Spirituals are indeed one of the most integral musical elements of Black History. Originating from the souls of beloved African slaves, spirituals constitute much of the history of African American folk song.
As slaves were quickly converted to Christianity upon reaching the Americas, their music began to reflect that of Christian values and beliefs. As a result, spirituals are often religious works inspired by Biblical influences.
Though this style of music dates back to early African enslavement, its essence is still very much apart of today’s African American culture.
Negro Spirituals are a multifaceted style of music. Whether accompanied by shouting, dancing, instruments, etc. spirituals constitute much of the rich history of African music.
A common style of spirituals that typically reflect a circular dance followed by clapping and chanting
Often performed as a slave work song through field hollers followed by chants or various other phrases
Commonly arranged for performances, concerts, solos, and/or expressed with piano accompaniment (aka concert spirituals)
Negro spirituals were a huge means of self reflection. Dating back to the era of enslavement, spirituals gave slaves the chance to express their feelings, beliefs, struggles, etc., while simultaneously uniting them under the tense of musical liberation. It created a social atmosphere that allowed for the display of retold Biblical narratives that paralleled the lives of Africans slaves. Such display became a form of worship that help to combat the brutal institution of slavery.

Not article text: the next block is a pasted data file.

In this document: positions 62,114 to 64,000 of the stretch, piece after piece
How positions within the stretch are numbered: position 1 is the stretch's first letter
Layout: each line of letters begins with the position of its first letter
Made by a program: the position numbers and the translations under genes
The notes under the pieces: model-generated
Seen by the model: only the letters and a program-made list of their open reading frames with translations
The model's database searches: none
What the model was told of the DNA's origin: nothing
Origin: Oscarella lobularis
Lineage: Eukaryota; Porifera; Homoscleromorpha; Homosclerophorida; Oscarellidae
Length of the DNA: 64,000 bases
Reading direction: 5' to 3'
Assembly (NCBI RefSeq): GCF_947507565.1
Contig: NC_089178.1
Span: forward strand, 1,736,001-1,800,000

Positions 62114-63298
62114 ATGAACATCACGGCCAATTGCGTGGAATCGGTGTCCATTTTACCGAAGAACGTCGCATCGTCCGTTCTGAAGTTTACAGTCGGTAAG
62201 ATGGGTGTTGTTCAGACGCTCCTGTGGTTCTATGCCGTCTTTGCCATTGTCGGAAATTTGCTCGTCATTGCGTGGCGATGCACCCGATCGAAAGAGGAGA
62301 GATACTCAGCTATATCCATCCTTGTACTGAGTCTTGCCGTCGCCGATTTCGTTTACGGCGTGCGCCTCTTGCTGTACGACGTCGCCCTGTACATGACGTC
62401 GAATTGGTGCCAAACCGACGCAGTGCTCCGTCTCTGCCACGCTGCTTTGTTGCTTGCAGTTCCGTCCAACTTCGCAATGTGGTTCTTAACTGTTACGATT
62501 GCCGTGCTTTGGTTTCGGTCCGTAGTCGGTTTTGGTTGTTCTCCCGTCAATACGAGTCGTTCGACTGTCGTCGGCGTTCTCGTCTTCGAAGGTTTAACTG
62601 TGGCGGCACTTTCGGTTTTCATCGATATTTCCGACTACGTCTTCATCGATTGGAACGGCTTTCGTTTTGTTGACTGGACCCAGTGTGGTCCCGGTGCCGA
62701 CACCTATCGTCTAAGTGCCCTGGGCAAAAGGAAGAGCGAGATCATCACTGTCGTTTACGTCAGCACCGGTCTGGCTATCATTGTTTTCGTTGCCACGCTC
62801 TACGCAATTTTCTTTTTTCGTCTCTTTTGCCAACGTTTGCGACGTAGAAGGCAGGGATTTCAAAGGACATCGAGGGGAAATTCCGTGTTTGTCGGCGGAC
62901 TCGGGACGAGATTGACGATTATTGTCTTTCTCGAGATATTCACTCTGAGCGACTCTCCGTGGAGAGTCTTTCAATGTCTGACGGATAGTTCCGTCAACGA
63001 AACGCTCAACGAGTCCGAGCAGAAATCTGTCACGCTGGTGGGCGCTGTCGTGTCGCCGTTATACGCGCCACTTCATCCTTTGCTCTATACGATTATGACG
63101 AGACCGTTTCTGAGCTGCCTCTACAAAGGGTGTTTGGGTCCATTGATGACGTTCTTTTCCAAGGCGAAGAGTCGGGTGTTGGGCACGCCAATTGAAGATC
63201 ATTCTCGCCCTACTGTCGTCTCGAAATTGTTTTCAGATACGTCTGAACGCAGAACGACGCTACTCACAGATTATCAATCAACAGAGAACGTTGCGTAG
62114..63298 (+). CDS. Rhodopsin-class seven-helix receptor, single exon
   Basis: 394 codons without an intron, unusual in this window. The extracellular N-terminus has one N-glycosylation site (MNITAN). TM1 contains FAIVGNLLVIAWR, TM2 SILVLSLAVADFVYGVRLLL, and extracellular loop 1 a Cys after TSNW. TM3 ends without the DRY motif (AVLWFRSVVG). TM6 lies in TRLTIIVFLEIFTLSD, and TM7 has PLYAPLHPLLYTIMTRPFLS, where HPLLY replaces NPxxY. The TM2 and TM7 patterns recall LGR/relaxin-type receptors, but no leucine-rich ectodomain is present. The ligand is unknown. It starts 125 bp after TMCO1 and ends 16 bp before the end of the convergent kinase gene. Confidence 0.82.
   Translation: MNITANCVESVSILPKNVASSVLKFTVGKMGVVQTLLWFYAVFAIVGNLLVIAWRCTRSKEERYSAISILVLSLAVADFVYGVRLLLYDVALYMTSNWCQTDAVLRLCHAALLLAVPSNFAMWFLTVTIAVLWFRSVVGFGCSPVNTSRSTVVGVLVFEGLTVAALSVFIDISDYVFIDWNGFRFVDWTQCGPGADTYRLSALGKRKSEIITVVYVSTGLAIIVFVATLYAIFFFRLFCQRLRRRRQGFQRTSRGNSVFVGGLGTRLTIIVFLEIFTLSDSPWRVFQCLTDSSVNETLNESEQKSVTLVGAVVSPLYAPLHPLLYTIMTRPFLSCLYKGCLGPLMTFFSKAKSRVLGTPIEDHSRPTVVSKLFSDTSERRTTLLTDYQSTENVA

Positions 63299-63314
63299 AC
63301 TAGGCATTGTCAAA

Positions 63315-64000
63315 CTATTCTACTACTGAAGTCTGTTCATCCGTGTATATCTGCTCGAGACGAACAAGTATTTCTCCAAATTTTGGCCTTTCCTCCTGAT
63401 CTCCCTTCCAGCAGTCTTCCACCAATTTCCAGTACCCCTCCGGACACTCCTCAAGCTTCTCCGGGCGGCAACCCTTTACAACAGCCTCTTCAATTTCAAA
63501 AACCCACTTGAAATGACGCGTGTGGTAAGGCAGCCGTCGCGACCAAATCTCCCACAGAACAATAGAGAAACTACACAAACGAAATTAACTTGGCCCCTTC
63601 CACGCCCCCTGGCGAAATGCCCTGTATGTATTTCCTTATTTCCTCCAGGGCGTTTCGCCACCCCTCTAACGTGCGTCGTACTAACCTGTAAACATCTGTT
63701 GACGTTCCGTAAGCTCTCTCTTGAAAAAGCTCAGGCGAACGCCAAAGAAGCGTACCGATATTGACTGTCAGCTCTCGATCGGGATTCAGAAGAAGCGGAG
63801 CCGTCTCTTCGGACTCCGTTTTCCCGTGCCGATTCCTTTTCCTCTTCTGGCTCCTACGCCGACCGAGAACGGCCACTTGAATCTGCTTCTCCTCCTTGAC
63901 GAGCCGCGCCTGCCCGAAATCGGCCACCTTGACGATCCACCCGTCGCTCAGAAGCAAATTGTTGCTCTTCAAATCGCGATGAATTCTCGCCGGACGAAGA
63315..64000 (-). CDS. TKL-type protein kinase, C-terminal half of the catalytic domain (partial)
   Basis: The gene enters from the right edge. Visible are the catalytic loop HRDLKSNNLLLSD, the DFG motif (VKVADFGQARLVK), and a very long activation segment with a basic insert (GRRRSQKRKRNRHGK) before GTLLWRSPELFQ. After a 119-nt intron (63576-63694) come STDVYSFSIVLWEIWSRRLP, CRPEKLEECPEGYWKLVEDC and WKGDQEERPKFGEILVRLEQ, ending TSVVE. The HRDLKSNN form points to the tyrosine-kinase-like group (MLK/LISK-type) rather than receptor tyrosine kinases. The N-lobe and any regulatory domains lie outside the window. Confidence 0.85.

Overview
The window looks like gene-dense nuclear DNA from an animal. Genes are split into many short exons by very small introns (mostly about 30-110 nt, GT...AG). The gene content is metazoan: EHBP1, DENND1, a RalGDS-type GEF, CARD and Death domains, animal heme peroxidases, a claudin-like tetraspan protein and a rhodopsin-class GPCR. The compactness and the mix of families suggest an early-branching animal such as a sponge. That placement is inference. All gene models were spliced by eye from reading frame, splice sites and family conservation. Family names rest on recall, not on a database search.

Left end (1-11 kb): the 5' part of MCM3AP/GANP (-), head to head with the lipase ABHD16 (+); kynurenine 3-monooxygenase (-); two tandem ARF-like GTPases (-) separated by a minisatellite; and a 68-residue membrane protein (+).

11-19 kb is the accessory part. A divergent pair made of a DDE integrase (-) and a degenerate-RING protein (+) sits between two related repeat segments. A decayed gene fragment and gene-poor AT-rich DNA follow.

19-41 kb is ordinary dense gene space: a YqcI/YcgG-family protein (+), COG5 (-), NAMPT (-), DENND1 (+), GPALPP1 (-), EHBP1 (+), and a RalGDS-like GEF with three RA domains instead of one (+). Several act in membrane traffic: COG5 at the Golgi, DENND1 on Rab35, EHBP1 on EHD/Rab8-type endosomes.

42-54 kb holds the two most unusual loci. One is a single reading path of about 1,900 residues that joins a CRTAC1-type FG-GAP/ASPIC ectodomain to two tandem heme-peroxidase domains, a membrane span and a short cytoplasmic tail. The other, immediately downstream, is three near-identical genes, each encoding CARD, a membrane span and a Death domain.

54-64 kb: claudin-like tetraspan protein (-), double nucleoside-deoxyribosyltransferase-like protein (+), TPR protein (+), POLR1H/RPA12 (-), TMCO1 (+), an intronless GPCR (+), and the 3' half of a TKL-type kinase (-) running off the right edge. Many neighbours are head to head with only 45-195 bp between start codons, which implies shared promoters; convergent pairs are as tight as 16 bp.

Much of slaves’ work was done for little to no commodification to benefit them. As was the case with their spirituals, numerous songs and lyrics were stolen and composed into a book titled, “The 100 Slave Songs of the U.S.” In turn, these works were sold anonymously thus leaving no commodification for the original creators.
Due to their Christian influence, Negro Spirituals were considered a heavily religious style of music. Consequently, such elements later helped shape the powerful genre that is gospel.
Though contemporary gospel music was not sung in the era of slavery, its Biblical message and religious value deeply parallel the elements of Negro spirituals.
“African American Spirituals.” Planning D-Day (April 2003) – Library of Congress Information Bulletin, Victor, www.loc.gov/item/ihas.200197495/.
United Methodist Communications. “Part of History, African-American Spirituals Still Heal.” The United Methodist Church, 24 Feb. 2014, www.umc.org/resources/part-of-history-african-american-spirituals-still-heal.